How to install the new preview version of the PowerShell ISE

The PowerShell team released a new preview version of the PowerShell ISE (Integrated Scripting Environment) this week. This is the first time a new version of the PowerShell ISE has been released separately from a new version of the WMF (Windows Management Framework). This new approach reminds me of how they shipped the help separately from the WMF beginning with PowerShell version 3.0.

isepBest of All, this new preview version of the ISE is a module which is distributed via the PowerShell Gallery and installing it doesn’t interfere with the current version of the ISE so there’s no chance of hosing up the development of any mission critical work that you may be working on. With that said, I would NOT recommend installing this preview version on a server because GUI’s belong on PC’s, not servers <period>.

PowerShell version 5 RTM or the WMF 5 Production Preview is required so be sure to check the PowerShell version on the machine that you plan to install the ISE preview on before getting started. If you have Windows 10, the necessary PowerShell version is already installed, otherwise you can find the production preview here. This blog article was written with and all of my testing has been performed using Windows 10 Enterprise Edition version 1511.


The Install-Module cmdlet which is part of the PowerShellGet module is used to install the ISE preview module from the PowerShell Gallery. The PowerShell Gallery is an untrusted repository so you’ll be prompted to make sure that you want to install software on your machine from an untrusted source. Be aware that although this module is written by the PowerShell team, that most of the modules on the PowerShell Gallery are written by third party’s and there are potential security issues with installing software from untrusted repositories.

The Force parameter could be used to suppress the untrusted repository message. There is also a Scope parameter if you prefer to install the module only for the current user and not in the all users path.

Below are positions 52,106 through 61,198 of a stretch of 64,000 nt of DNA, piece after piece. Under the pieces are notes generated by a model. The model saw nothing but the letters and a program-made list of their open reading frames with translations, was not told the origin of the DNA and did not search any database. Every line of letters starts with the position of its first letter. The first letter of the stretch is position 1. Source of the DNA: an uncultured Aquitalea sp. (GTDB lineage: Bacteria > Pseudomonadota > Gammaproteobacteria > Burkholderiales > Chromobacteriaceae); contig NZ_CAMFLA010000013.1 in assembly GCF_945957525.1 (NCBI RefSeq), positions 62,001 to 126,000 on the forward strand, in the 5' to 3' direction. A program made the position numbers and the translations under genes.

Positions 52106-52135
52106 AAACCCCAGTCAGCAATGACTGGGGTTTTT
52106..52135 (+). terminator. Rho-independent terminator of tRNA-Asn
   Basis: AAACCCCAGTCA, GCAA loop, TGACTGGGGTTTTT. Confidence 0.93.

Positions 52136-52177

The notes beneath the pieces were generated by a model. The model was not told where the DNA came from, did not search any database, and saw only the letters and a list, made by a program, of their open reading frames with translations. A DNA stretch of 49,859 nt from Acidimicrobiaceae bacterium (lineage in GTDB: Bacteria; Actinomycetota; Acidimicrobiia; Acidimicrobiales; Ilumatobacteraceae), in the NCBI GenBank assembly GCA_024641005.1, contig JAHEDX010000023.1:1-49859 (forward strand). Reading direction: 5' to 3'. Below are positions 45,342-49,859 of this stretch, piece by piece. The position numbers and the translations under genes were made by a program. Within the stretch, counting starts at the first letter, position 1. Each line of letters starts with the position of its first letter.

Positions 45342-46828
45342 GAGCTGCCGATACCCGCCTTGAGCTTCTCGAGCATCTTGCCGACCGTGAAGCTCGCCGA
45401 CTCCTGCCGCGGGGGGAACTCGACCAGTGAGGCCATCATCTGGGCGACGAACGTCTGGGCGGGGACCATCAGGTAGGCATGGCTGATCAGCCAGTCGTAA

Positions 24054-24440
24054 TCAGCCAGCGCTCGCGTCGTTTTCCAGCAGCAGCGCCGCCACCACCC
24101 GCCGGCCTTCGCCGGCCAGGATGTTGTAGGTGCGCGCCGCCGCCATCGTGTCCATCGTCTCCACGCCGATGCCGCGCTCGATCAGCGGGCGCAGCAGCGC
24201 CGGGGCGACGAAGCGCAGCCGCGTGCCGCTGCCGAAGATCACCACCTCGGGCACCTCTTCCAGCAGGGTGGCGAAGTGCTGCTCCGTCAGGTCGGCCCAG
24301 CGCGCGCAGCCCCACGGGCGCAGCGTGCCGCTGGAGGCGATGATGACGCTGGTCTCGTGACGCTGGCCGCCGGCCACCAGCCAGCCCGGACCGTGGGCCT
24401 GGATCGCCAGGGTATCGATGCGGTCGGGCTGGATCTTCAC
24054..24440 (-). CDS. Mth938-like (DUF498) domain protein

Note: Specifying the Scope parameter with a value of CurrentUser installs the module only for the current user who is running PowerShell which may not be the same user who is logged into Windows depending on whether or not an alternate user was specified when running PowerShell elevated.

The Install-ISEPreviewShortcut cmdlet creates shortcuts in the start menu for the ISE preview:


Note: The shortcuts are created in the user’s start menu who is running PowerShell. If an alternate user was specified when running PowerShell elevated, the shortcuts will be created in that users start menu, not the user who is currently logged into Windows. If you’re running PowerShell as an alternate user and the ISE preview module was installed for all users, the solution to this is to run PowerShell non-elevated when creating the shortcuts.

To launch the ISE preview, enter the isep alias:


One of the awesome things about shipping the ISE separately as a module is how quickly bug fixes can be released:


Updating the ISE preview is as easy as running Update-Module:


I noticed that a list of the bug fixes can be found on the about page:


For more information, see the PowerShell team blog announcement: “Introducing the Windows PowerShell ISE Preview“.


Leave a Reply

%d bloggers like this: